Fairy tales have been passed down orally for centuries, so it’s hard tor trace their exact history. However, once they were written, it becomes easier to see how they’ve grown and change. But where did these stories of the fantastic come from?
I may not have precise answers, but I can talk about where the fairy tale genre first appeared and how others have defined it. (This is a really great article if you have time for a more in depth look; it explores four theories about where fairy tales might have come from.)
The best way I can explain the history of fairy tales is to look at the first few authors of them. Like my recent post about The Big Three, I’ll look at the three authors who were the famous first writers and collectors of fairy tales.
Marie-Catherine Le Jumel de Barneville, Baroness d’Aulnoy, also called the Countess d’Aulnoy, was a French aristocrat in the late 17th century. She was an intellect, hosting famed scholars and other nobles in her salon to talk about the world. She was also an accomplished writer. Over the course of 13 years, she published 12 books, 2 of them collections of fairy tales. She named her works contes de fées, or tales of fairies, originating the term “fairy tales” we now use. Madame d’Aulnoy’s stories were written in a conversational style, as they would have been told in a salon.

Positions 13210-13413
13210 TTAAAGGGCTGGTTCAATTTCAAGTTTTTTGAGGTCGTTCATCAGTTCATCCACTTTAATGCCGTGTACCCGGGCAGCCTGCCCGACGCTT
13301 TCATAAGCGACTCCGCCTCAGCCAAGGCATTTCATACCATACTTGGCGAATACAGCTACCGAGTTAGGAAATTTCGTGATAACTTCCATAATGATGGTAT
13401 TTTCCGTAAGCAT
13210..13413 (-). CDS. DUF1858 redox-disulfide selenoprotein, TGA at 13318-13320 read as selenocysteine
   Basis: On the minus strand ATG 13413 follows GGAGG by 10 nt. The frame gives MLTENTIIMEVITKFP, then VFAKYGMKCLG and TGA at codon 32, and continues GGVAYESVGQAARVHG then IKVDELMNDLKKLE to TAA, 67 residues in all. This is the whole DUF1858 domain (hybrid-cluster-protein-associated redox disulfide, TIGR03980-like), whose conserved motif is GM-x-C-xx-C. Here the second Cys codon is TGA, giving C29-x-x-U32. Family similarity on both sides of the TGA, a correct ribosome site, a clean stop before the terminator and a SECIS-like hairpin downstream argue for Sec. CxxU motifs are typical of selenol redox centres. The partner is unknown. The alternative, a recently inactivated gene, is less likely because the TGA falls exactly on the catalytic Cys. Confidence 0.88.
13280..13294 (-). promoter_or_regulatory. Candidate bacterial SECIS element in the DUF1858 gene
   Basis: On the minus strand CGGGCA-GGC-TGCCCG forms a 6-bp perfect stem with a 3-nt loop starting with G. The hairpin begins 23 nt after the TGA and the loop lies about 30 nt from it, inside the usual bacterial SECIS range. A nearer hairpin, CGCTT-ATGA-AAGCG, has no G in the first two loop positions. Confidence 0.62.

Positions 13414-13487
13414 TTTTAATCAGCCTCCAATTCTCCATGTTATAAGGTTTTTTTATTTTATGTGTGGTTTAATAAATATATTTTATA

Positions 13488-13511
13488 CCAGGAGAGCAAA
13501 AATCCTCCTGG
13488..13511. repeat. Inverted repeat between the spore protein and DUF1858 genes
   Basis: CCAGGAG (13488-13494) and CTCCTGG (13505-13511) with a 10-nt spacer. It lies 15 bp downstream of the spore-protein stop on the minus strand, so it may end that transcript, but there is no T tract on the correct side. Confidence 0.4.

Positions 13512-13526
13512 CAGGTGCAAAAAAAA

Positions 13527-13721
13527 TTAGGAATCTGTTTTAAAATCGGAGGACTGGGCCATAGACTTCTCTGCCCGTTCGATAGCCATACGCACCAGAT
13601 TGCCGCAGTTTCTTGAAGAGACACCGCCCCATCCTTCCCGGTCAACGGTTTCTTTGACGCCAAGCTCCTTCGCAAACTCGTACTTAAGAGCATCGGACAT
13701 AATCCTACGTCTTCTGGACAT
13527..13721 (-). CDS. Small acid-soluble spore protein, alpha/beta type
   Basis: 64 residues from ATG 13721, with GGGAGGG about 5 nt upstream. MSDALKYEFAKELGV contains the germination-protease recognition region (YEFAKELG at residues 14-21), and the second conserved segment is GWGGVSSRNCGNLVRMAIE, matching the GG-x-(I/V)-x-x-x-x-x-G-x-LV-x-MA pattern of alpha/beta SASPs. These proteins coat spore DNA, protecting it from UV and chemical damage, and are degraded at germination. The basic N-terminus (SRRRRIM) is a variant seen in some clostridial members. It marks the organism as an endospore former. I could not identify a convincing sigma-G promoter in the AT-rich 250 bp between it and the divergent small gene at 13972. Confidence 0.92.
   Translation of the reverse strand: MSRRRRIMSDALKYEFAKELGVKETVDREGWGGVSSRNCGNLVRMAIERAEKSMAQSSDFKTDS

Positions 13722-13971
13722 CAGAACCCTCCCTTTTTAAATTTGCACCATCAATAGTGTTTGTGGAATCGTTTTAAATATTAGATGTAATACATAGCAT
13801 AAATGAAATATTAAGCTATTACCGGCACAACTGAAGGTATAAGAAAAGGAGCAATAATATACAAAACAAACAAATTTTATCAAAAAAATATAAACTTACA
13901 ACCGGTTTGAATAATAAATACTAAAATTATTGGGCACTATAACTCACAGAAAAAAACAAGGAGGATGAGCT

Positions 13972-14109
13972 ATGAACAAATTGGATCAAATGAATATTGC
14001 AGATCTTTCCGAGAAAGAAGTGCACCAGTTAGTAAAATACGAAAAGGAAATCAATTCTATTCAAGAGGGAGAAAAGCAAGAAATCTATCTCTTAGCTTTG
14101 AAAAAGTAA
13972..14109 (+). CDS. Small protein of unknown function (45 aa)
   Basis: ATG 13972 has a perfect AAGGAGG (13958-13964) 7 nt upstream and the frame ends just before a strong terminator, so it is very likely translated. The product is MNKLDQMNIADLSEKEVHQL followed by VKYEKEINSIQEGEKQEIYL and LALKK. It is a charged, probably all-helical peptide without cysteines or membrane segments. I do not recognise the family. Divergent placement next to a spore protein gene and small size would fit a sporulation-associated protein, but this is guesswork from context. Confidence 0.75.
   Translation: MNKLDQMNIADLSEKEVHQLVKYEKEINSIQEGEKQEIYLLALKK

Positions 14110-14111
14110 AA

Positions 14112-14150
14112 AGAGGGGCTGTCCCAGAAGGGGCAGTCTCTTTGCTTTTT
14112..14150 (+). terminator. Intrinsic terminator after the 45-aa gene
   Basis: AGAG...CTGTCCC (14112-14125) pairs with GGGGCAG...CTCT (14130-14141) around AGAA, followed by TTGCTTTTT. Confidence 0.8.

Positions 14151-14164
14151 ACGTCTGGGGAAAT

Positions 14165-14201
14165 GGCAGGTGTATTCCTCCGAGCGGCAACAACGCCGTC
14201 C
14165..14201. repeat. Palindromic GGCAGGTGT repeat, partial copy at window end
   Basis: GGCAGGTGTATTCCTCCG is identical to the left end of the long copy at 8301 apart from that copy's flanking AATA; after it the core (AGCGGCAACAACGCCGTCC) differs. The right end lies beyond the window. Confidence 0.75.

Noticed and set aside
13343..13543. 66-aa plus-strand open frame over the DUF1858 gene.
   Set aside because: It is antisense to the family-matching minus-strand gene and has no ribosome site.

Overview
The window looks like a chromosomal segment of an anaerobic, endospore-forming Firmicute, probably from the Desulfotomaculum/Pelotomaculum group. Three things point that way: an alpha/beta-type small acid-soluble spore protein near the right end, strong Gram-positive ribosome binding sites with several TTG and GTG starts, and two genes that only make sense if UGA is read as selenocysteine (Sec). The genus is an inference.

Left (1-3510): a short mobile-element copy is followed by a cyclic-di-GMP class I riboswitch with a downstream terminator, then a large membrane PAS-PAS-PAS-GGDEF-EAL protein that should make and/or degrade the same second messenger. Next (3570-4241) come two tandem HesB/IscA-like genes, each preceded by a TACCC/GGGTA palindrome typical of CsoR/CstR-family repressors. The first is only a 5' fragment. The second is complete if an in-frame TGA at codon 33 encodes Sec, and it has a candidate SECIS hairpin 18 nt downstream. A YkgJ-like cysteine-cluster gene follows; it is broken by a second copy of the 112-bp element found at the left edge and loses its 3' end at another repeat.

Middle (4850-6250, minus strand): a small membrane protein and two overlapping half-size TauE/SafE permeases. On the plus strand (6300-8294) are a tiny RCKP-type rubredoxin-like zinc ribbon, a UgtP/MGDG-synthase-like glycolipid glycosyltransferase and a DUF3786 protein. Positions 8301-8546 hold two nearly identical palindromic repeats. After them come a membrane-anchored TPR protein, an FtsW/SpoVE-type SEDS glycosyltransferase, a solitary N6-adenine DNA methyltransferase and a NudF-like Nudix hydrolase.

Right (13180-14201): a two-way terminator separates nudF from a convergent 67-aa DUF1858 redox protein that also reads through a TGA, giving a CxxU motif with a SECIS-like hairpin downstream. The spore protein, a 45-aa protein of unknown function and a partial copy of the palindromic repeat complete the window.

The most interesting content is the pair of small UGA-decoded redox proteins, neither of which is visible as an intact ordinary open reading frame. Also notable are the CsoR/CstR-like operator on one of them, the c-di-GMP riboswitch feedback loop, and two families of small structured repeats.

A popular salon game of Madame d’Aulnoy’s time was to make up fairy tales; to take the elements of magic, social commentary, and good triumphing over evil and make a new story. This practice helped solidify the different aspects of the fairy tale genre.
Giovanni Francesco Straparola
(I couldn’t find a picture of him.)
Giovanni Francesco Straparola was an Italian writer during the late 15th and early 16th centuries. He collected fairy tales. He published a two-volume set of 75 stories, some of which are the earliest written versions of more famous fairy tales.
Giambattista Basile was a Neapolitan soldier during the late 16th and early 17th centuries. A poet and a writer, Basile was most famous for his collection of children’s stories, which the Grimm Brothers later praised as the first national collection of tales. His work contains the earliest written version of Rapunzel and Cinderella, as well as others.
Basile and Straparola were some of the first people to listen to what tales were being told and collect them to publish. Because of their initiative, we have the fairy tales we do today. Madame d’Aulnoy recognized them as more than just children’s stories, as their own genre of literature.
So now you know a little more about where fairy tales come from! What are some of your favorites?
Until next time, word nerds!